Ken Isaacs

This week at work I picked up an old book, How to Build Your Own Living Structures, by Ken Isaacs, to read at lunch. I didn't finish it, so I brought it home. A little internet-ing revealed this book was out-of-print, rare, and selling for a good bit at various outlets. However, I think the copyright has lapsed, because it is available online as a PDF.

Isaacs was born in 1927 in Peoria, Illinois, and served in the military as a young man. After Korea, he studied architecture, and then began to craft a career as a designer, architect, and educator. In the late fifties, he became Head of Design at the Cranbrook Academy of Arts, birthplace of much notable mid-century modernism, including Eliel and Eero Saarinen Charles and Ray Eames, and Harry Weese. He also spent some time teaching at the Illinois Institute of Technology, founded by Mies van der Rohe as a sort of Bauhaus West.

During an itinerant period in the sixties, Isaacs began to develop what he called a Matrix system for home furnishing. He theorized (rightly and wrongly) that most of the interior volume of our homes and apartments lay unused, as most furniture only inhabits the 2-D floor plane. In his own words: "traditional furniture was never organized as a whole system. the pieces were a bunch of separate, unrelated objects determined by inertia & sentiment. feeble efforts were made to organize them "visually", but that was always just another trap. the old culture has always tried to make the unworkable endurable by overlaying it with whichever "good taste" is going at the moment. unfortunately this is like trying to make airplanes look like birds. that never worked either. that's because you can't make feathers out of aluminum." (p. 35 Liberated Space) Spoken like one fierce guerilla.

Cover, via Pop-Up City.


Bent Cardboard

Me and cardboard furniture go way back. I built my first series of cardboard chairs for my freshman design studio, a decade ago this fall. I made three, each relying on a system of intersecting grids to support the seat. The next two years I also made cardboard chairs, entering them in the Chair Affair, a competition sponsored by the American Institute of Architecture Students. I made a stool from Fed-Ex mailing tubes, with a woven seat, and a cantilever chair, combining corrugated material with laser-cut chipboard and cardboard tubes. 
The FedEx stool, one of my first (and ugliest) attempts at cardboard furniture.
All five of these efforts were rather clumsy, each in their own way. They were some of my first chairs, and each was less than ergonomically ideal, suffering from a wide range of dimensions as I cast around for a set of good proportions. None of them were terribly durable, although two survive to this day, albeit with intermittent use. Aesthetically, I'm not thrilled with any of them, and only show photos here as a window to the process.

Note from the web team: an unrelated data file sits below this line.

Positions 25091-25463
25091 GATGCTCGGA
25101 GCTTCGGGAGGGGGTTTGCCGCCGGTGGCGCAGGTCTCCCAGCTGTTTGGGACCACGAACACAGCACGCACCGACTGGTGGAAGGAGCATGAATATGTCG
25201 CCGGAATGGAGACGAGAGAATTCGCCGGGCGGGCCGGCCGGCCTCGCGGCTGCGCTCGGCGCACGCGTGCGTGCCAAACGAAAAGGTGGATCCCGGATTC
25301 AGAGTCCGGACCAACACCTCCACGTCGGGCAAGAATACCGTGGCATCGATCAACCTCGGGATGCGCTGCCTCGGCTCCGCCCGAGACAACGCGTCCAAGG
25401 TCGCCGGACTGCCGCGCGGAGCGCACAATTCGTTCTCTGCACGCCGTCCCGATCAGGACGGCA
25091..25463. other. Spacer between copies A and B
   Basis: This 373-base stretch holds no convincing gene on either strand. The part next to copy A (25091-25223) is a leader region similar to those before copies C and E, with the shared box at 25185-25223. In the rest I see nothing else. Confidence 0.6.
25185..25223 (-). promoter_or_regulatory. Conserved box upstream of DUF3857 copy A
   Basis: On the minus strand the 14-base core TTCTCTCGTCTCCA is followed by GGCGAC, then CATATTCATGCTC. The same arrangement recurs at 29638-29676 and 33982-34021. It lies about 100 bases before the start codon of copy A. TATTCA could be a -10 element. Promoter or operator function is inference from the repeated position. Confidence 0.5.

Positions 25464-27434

Another early effort, covered in a really ineptly applied, wrinkly-ass coat of paper-mache.


Google Maps and the Design of Memory

A few months ago, I wrote a post about Facebook's then-looming IPO and a business model predicated upon the redesign of human memory. Today, I heard a podcast from The Story, an interview show out of North Carolina. One of the secondary spots in the program concerned Google Street View. Guest host Sean Cole introduced the piece with his own Street View experience, wherein he, as a young man, realizes his bike is stolen as he is on the phone with his soon-to-be ex-girlfriend. All of this crystallizes in his memory when Cole looks up his old apartment on Google. His bike is still locked up in front of the building, waiting for its owner to hop on and ride to a date with his girlfriend. 

That is a lot of baggage to hang onto a grainy, digitally refracted photo of an old walk-up in Brooklyn. But it gets heavier. Cole introduces Erin, an old friend, who has archived several Street View screenshots of the house she grew up in. The front yard still holds her father's beat-up old Suburban, covered in University of Wisconsin stickers. It has been gone for years, sold after her father committed suicide by jumping off of a parking garage. He left no note, but did leave voicemails on Erin's phone and, unconsciously, a faint imprint on the internet. So she treasures these things, as I think we all would, backing up the voicemails to her computer and saving these screenshots in case the SV team comes back and updates their data. 

My last apartment in Chicago.